What is person-centred therapy?
Person-centered therapy is a non-directive, empathic approach that empowers and motivates clients in the therapeutic process. It stems from the belief that every person strives for and has the capacity to fulfill his or her own potential.
Rather than seeing people as inherently flawed, with problematic behaviours and thoughts that require treatment, person-centered therapy identifies that each person has the capacity and desire for personal growth and change - termed “actualizing tendency,” or self-actualization.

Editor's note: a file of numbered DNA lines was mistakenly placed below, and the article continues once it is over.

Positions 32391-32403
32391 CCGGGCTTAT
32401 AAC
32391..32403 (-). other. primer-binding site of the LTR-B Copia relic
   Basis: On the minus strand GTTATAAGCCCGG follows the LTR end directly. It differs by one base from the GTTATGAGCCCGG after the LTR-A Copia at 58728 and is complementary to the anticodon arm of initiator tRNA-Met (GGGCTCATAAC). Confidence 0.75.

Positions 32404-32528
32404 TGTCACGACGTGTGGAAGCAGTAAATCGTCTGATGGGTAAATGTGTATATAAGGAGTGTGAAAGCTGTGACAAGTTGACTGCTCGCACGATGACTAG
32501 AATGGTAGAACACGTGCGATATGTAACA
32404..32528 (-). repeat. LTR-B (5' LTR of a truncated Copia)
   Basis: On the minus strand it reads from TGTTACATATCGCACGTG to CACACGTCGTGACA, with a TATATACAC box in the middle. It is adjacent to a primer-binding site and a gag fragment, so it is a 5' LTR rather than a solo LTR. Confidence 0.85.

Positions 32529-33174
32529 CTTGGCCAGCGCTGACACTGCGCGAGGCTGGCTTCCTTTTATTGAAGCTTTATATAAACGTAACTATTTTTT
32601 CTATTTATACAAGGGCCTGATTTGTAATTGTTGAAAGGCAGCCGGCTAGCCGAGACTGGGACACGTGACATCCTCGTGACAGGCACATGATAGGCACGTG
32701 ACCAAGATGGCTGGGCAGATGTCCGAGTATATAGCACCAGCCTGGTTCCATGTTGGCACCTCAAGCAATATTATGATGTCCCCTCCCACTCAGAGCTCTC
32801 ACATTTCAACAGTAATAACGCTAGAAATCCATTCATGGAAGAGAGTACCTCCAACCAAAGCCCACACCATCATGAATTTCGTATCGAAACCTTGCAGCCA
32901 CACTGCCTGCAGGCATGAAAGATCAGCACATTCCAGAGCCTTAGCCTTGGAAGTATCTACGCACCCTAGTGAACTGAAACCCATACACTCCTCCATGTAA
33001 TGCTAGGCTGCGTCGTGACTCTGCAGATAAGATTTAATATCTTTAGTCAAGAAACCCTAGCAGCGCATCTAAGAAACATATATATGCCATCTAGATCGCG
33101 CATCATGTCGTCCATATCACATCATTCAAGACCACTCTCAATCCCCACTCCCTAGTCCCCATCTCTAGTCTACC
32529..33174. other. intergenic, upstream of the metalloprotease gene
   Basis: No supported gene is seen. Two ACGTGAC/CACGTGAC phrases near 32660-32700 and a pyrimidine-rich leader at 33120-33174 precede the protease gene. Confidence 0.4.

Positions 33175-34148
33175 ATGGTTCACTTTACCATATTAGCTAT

The person-centered therapist trusts this human potential, providing clients with empathy and unconditional positive regard to help facilitate change. The therapist avoids directing the course of therapy and follows the client’s direction so that the client can discover solutions within themselves.
Person-centered therapy was at the forefront of the humanistic psychology movement, and it has influenced many therapeutic techniques and the mental health field, and numerous other disciplines, from medicine to education.
Resources where you can find out more about Person-Centered Therapy
- The Association for the Development of the Person Centered Approach
- British Association for the Person-Centered Approach
- Person Centered International
Content reproduced from GoodTherapy.org